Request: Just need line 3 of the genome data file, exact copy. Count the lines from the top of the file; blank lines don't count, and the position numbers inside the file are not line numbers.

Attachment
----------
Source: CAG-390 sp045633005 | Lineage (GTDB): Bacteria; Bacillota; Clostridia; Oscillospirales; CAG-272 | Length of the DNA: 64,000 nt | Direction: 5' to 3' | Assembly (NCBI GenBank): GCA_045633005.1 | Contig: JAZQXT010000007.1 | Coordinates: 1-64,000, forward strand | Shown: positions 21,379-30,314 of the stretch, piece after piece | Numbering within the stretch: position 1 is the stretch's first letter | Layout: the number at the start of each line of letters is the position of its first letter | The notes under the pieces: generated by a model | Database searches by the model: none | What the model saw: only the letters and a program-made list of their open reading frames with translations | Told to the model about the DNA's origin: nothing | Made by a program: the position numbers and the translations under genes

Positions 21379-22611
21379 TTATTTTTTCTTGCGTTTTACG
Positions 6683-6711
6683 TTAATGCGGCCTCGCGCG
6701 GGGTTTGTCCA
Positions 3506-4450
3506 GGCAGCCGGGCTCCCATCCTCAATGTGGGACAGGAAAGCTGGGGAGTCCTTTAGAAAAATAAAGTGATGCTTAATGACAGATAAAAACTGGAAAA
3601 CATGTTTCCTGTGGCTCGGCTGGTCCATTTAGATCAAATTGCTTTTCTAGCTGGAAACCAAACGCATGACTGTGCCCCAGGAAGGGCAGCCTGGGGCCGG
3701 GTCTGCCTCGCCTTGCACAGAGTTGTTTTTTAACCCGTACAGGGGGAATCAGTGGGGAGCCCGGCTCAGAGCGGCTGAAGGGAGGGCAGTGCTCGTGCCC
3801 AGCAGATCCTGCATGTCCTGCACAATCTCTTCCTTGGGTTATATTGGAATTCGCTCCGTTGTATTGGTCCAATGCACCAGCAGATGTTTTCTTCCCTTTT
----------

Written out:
21379 TTATTTTTTCTTGCGTTTTACG